Going Fourth at the Olympic Trials: The Worst Place to Be
The Olympic Trials are cruel their democracy: you either make or you don’t, no subjectivity involved.
Posted Monday, 7 July, 2008
Finish in the top three in your event (along with the attendant qualifying time) and you are off to Beijing and all that an Olympic experience entails. Finish fourth and you are headed home to ponder what could have been. While this uncompromising system leaves no room for complaints of bias, it does leave a lot of room for “what ifs,” and personal second-guessing. Hurdler David Oliver said it best: "The hardest event in track and field is the U.S. Olympic Trials. And life is brutish. It's not fair. So you know, things happen. It just comes with the territory."
Missing the Olympic team by one place is an agonizing result, but for some more than others. Much like a one-run loss in 12 innings in baseball is tougher to take than a blowout, so is missing out on the Olympic Games by a fraction of a second rather than by a few minutes or more. Most of three Olympic places earned in the running events in the 2008 Olympic Trials went to the favorites, confirming the runners who had the best results leading up to the trials. In some of the distance races, such as the men’s and women’s steeplechase, 5,000 and 10,000 meters, the top three finishers were so far clear of the field that the others were literally out of the (television) picture at the finish.
Then there were the men’s 800 and 1,500-meters finals, two of the most exhilarating and heartbreaking contests one could hope to see. In both, one of the pre-race favorites was shut out of the Olympic Games, left to wonder what went wrong.
The men’s 800-meter final will long be remembered for its wild sprint to the finish that jumbled the positions of the lead runners as they gunned for the finish line. While Nick Symmonds and Andrew Wheating pulled clear of the field, unheralded Christian Smith snuck up alongside Khadevis Robinson on the inside and dived for the line in a desperate lunge for third place, a move that proved to the difference.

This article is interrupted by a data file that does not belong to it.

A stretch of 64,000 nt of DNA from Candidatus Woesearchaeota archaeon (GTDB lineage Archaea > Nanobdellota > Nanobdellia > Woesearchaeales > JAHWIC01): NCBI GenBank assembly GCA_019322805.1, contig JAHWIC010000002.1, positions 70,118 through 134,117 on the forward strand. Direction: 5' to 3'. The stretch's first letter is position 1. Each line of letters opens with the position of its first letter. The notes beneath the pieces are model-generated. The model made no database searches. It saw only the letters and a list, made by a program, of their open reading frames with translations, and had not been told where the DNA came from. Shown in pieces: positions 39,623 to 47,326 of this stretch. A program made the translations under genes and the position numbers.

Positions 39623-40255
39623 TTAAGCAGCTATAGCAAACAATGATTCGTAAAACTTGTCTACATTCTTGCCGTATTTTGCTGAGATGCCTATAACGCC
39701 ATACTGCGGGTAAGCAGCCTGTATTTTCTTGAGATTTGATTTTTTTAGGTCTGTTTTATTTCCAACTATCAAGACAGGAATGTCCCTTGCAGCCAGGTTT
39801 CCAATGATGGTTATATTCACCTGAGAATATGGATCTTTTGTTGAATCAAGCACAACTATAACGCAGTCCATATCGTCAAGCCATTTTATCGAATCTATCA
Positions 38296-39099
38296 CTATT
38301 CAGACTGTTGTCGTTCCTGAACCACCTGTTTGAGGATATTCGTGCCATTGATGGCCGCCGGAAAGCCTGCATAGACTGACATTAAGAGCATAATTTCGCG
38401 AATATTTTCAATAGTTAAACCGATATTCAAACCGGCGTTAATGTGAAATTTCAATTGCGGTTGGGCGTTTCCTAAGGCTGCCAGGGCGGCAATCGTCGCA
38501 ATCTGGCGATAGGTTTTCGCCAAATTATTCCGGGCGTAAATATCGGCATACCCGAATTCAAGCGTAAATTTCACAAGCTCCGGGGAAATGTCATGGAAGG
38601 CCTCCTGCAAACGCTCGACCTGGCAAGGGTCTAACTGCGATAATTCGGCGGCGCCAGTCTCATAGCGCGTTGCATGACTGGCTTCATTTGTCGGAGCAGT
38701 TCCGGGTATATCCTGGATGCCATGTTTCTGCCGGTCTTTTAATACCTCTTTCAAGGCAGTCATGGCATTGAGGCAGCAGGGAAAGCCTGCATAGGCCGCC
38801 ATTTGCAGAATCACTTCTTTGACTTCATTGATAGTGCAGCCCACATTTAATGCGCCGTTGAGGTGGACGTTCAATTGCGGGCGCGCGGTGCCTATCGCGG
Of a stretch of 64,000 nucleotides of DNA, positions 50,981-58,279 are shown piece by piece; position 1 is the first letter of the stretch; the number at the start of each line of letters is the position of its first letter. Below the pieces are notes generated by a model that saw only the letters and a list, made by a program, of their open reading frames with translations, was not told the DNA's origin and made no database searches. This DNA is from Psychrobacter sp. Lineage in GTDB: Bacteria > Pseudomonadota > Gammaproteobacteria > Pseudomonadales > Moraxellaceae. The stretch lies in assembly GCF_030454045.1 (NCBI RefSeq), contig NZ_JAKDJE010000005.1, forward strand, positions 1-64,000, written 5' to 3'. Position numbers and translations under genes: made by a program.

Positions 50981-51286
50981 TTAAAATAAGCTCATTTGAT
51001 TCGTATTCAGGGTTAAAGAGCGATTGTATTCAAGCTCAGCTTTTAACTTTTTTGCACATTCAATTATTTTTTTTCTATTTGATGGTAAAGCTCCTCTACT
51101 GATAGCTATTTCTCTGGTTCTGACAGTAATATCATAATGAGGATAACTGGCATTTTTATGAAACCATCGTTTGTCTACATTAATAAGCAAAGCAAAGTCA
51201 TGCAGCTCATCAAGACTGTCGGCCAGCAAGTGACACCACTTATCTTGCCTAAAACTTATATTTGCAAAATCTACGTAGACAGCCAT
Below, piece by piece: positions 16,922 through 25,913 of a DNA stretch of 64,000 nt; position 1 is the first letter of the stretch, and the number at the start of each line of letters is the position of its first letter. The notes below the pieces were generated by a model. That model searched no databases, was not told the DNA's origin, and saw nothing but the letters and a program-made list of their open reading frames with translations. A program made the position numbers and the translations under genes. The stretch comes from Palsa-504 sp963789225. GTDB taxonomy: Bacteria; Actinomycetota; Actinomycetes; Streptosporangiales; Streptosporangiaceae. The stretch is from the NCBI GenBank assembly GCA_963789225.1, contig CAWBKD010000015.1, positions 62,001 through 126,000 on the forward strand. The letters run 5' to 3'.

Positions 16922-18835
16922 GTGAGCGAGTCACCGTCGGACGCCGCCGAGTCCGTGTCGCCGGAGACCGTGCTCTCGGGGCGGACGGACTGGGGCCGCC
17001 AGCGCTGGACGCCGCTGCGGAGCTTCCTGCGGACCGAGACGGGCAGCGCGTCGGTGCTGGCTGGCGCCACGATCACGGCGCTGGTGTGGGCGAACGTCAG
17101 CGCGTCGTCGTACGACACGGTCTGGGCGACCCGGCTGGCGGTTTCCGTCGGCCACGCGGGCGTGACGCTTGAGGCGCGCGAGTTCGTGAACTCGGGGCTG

Although he did not earn a trip to run in the Olympics, Robinson did earn the respect of nearly everyone for his poise and graciousness after the race. He said, "I'm disappointed. This is by far the worst championships I've had. I almost went out in the first round. I expected to run better today, but you have to be gracious in victory and also in defeat. The guys ran well. They're very deserving."
Still, missing the Olympic team by six-one-hundredths of a second burned within Robinson’s psyche. "It's the worst feeling in the world,'' he said. Was it fair that two relatively inexperienced runners (Wheating and Smith) were able to advance to the Olympics, while the veteran Robinson was sent home based on one single race? That’s the Olympic Trials.
In the 1,500-meter final it was Alan Webb who came up short and was left to deal with the same empty feeling Robinson experienced. (While Webb finished fifth, he was in reality fourth in the running for the Olympic team, as actual fourth place finisher Will Leer did not have the necessary “A” Olympic qualifying time.) In a race that featured constant jostling and elbowing for position—in large part due to the stiff winds that no one really wanted to battle out in front—it came down to a final 200-meter sprint, as these kinds of races often do. Favorite Bernard Lagat pulled away easily, while Leonel Manzano and Lopez Lomong (who was fifth in the wild 800) followed. Webb, forced wide into the second and third lanes for much of the race, including the final sprint, lifted his pace, but did not have enough to catch Lomong.
It was a bitter pill to swallow for Webb, whose career had been on an upward arc since he produced a 4:06:94 mile as a high school sophomore, then obliterated the American high school record by clocking 3:53:54 in 2001, on the very track on which he suffered such a colossal disappointment this past weekend.